Back on March 1st, I blogged about my favorite cartoonist, Scott Meyer and his strip, “Basic Instructions” which he’s been doing since 2003 and which inexplicably is not as popular as “Peanuts.” (The current strip hits very close to home because my friend Matt and I have a number of running-jokes that we both find hilarious while our friends definitely do not.)
I even posted a few "Basic Instructions" that I found the funniest. Three of them were about cats; Meyer has a thing about cats, evidently.
The subject of one of the cartoons was “How To Express Condolences.” In it, Meyer was on the phone, holding his own cat while consoling a friend on the death of his.
Meyer: Look at it this way, now you can get a new cat. One that’s more durable!
Friend: A heavy duty cat.
That’s bad enough. Meyer continues to express his version of “condolences.”
Meyer: If I can help in any way, just say the word.
Friend: Can I come over and play with your cat?
Meyer: Ooh, I dunno. You don’t have a great track record with cats.
Later that very same day, a blogger friend name Michael published a post entitled “Family Shrinkage” in his own blog, Megaloi. No, it wasn’t about him and his brothers swimming in a cold ocean, but rather about what an awful position he was thrust into when he had to put their two cats to sleep.
It is one of Michael's typically touching posts. He has a knack for writing things that tug on your heartstrings. Read it here.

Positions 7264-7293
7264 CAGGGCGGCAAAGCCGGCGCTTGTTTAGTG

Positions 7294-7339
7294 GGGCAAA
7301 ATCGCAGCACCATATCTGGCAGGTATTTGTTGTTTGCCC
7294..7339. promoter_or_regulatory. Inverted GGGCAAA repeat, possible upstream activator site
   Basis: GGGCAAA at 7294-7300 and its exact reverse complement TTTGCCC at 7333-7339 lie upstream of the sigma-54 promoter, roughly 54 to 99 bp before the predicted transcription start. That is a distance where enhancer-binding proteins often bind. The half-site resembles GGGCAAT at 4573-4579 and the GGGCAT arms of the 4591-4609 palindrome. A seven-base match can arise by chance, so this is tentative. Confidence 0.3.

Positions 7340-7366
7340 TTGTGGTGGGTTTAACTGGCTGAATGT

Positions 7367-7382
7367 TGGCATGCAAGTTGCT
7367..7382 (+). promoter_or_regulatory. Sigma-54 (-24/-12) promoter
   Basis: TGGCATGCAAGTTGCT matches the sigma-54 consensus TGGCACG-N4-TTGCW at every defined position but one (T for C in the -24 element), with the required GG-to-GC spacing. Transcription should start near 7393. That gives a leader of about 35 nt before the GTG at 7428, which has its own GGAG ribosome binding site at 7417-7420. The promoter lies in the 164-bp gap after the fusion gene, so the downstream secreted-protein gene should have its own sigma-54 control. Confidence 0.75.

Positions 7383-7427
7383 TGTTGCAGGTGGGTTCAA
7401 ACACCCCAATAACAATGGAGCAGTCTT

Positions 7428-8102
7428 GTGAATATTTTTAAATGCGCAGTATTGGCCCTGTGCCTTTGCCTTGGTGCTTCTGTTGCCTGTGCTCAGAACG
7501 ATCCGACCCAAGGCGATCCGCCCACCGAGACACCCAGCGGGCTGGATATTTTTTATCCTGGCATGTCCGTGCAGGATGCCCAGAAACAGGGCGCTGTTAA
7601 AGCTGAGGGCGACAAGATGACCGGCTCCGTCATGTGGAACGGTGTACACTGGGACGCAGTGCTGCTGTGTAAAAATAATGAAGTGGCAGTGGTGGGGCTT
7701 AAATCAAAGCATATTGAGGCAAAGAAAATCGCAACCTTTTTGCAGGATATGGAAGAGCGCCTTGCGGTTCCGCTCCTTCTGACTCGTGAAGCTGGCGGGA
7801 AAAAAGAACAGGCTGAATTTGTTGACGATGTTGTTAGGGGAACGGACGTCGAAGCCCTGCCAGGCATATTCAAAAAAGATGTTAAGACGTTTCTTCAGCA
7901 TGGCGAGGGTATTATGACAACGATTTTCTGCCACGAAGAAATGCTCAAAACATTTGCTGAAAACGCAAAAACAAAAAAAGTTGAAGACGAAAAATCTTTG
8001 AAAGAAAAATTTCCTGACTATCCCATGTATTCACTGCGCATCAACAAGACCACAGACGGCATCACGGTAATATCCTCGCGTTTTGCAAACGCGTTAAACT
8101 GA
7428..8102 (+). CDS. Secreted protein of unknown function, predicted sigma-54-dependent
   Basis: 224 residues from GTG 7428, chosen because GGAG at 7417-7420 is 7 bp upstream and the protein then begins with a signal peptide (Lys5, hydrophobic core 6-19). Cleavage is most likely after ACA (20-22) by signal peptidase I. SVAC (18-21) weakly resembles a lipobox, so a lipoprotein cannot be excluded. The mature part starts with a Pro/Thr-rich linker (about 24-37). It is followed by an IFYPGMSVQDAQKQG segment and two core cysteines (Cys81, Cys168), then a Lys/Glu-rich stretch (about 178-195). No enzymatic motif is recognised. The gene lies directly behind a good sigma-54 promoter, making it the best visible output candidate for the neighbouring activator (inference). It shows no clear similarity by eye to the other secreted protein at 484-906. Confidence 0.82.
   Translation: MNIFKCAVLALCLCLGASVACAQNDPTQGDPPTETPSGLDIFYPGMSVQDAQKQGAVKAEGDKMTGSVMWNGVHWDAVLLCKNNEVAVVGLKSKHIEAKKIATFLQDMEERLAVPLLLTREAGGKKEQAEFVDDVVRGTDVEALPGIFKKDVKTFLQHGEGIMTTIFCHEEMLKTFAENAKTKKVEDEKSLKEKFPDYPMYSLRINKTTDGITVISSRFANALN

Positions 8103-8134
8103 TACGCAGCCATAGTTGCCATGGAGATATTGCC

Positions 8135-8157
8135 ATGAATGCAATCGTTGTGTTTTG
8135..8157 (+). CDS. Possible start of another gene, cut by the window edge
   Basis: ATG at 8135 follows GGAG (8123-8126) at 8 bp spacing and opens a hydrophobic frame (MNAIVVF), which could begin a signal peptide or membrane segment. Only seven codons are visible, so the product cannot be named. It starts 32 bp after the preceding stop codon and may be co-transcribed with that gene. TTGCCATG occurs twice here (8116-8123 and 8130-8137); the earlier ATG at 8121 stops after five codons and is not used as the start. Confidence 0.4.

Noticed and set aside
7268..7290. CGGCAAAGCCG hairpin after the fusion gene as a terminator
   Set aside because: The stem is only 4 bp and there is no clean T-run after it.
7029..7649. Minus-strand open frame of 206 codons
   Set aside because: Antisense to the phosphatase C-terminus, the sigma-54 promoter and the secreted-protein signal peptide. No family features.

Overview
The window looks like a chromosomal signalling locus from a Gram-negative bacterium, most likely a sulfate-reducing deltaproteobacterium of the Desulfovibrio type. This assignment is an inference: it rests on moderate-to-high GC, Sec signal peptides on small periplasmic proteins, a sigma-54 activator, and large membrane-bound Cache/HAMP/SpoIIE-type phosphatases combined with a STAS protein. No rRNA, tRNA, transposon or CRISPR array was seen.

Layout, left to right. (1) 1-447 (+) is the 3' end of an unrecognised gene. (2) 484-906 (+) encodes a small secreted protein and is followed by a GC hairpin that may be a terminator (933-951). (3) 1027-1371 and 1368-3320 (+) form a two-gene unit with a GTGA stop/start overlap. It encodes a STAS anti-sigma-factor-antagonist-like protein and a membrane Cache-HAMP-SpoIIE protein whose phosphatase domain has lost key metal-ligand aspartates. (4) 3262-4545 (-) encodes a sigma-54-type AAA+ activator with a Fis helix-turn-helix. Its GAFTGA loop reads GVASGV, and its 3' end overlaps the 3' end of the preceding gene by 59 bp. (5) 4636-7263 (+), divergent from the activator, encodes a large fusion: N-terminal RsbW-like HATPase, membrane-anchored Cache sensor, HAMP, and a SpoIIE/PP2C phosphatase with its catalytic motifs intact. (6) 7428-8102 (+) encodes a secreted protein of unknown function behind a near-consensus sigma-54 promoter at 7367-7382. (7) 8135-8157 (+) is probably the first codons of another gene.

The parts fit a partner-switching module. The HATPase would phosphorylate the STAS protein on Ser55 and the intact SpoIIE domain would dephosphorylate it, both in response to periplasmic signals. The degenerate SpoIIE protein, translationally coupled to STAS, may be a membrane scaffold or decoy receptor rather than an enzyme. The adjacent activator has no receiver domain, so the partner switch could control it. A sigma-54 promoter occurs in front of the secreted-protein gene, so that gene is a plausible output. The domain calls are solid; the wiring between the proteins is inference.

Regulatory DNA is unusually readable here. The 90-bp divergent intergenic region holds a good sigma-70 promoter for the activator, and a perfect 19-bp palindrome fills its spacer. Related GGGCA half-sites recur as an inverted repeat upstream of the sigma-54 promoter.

Talk about bad timing! I’m sure the Scott Meyer cartoons in my blog were anything but funny to Michael under the circumstances. I did not post a comment to Michael's story. If I did, I'd probably say something stupid like, "As hard as that was, I do hope you get the kids a couple of new cats."
To which I'm sure he'd be thinking, "Oh really, Bob? More durable cats this time, you heartless sonovabitch?" (Michael does not write that way, and I'm certain that he does not think or speak that way either.)
I don’t have pets. I don’t like pets. I get too attached to them. Then there’s always that time when you have to say good-bye. And yeah, I know that such things are a natural part of life, but that doesn’t make it any easier. Pets really do become part of the family, and it is so extremely sad when they die…or when you move and have to give them up.
(My family, knowing what’s coming next, are already grimacing and rolling their eyes. “Oh no, not the Rexy story again. Please, for the love of God, let it go, Bob.”)
We lived in the Bronx when I was a kid. We had a dog for a long time, a mutt. Nothing special, but great dog, you know the kind. Then we moved into Manhattan, to an apartment that didn’t allow pets. For a short time, Rex lived temporarily in the family car or spent overnights at the apartments of other relatives who likewise could not keep him. But that was not right, nor was it fair to the dog. Eventually there was simply no choice, he had to go. It was tough on all of us, unbearably so. Eventually, I did what had to be done and took him to the ASPCA. After that I said, “That's it, no more pets!” It's a vow I have kept for nearly thirty-five years.
And now you know why I’m so callous to pets, and/or so screwed-up. I understand how people get attached to their dogs and cats. I go to their houses and I pretend to like them. But inside, I’m like, “Yeah, yeah, nice doggie, now go away.” I can fully sympathize with Michael, and what he had to do that day. I know how heartbroken he must have been.
Fortunately, the rest of my family does not suffer the same psychological damage as me.